Land Mine #3: Admission and Exclusion of Evidence

Land Mine #3: Admission and Exclusion of Evidence

If the trial judge denied your pretrial motion in limine, and the evidence that was the subject of your motion in limine is offered during trial, you still need to object. A contemporaneous objection must be made when the evidence is offered to preserve the issue for review.

If the trial judge also has excluded evidence you believe is significant to your case, and you have only made a general reference to the evidence during argument before the trial judge, the appellate court will not reverse the judge or order a new trial on the basis of this excluded evidence. The appellate court will not even consider your argument unless you make an “offer of proof.” Did you make known to the trial court the substance of the evidence by an offer of proof? Or is the evidence obvious from the context of the record? Documentary evidence must also be proffered. The trial court’s refusal to permit the proffer is generally reversible error.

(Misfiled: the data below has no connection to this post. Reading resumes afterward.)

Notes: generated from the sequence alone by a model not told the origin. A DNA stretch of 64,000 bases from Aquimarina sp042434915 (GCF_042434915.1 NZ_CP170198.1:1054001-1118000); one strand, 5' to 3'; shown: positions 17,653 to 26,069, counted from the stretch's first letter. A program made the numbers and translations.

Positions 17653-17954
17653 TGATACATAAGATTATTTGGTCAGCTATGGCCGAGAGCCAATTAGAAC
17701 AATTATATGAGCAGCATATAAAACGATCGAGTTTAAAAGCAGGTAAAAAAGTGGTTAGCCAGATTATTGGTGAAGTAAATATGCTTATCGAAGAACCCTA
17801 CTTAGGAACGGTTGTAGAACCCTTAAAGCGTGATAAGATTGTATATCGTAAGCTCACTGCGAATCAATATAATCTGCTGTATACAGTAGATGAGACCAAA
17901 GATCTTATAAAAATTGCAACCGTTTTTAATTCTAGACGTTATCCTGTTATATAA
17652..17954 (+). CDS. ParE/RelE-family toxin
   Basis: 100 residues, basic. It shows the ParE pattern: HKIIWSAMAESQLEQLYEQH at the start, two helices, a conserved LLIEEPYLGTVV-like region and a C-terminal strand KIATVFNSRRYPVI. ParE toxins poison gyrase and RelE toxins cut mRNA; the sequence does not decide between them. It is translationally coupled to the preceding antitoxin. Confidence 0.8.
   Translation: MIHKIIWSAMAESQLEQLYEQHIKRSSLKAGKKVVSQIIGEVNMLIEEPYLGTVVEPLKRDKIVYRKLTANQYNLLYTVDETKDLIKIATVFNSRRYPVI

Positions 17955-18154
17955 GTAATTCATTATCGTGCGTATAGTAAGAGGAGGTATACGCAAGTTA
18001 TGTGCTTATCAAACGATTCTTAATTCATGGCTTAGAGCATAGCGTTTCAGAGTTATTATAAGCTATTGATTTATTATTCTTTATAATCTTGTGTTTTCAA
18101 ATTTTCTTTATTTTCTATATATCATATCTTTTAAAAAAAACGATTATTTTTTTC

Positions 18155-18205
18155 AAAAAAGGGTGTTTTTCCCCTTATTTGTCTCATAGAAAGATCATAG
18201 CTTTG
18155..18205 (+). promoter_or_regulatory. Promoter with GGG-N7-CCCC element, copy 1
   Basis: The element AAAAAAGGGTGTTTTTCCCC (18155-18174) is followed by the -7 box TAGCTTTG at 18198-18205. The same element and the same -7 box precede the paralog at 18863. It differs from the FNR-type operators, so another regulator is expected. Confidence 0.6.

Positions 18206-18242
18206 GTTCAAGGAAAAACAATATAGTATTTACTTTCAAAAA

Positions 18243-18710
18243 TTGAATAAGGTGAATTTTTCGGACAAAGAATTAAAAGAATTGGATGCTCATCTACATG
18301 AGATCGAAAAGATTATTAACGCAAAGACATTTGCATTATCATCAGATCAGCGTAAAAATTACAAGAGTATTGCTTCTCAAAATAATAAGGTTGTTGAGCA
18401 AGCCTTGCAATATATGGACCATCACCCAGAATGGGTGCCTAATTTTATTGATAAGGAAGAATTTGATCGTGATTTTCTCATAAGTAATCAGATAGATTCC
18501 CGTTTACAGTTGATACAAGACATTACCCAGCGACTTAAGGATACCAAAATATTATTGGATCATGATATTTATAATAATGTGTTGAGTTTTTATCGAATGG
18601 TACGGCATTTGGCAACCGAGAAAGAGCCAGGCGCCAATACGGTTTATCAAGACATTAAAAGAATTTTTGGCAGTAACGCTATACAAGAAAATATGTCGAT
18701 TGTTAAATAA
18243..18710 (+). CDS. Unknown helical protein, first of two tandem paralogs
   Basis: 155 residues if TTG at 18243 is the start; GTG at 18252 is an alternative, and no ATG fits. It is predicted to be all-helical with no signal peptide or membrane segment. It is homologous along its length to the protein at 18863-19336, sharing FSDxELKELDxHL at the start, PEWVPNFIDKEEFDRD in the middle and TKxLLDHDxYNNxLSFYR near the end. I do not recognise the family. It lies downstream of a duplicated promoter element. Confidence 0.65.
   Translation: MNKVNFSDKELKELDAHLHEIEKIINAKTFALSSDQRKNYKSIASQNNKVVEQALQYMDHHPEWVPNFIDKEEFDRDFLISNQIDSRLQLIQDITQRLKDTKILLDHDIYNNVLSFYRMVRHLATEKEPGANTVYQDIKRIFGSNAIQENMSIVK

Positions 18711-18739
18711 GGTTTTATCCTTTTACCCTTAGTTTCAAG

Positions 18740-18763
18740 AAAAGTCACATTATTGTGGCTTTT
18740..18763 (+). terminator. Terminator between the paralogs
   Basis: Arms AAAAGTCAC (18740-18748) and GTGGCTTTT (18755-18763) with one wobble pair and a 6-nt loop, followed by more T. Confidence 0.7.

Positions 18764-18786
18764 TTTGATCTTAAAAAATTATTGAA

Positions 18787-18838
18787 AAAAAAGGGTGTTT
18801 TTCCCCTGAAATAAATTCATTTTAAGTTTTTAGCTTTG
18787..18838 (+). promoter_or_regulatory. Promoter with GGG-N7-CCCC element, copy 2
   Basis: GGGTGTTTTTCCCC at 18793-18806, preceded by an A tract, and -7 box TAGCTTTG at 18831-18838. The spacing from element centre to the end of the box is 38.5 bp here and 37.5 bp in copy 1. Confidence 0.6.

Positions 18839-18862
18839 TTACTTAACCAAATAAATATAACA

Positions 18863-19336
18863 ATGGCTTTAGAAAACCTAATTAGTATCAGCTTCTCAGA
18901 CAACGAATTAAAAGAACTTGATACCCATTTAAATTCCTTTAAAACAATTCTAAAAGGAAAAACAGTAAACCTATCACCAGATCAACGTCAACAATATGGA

Next week we will focus on Land Mine #4: Objections.

The Law Offices of Jennifer S. Carroll, P.A.

1001 North U.S. Highway 1, Suite 508
Jupiter, FL 33477
Phone: (561) 478-2102
Fax: (561) 478-2143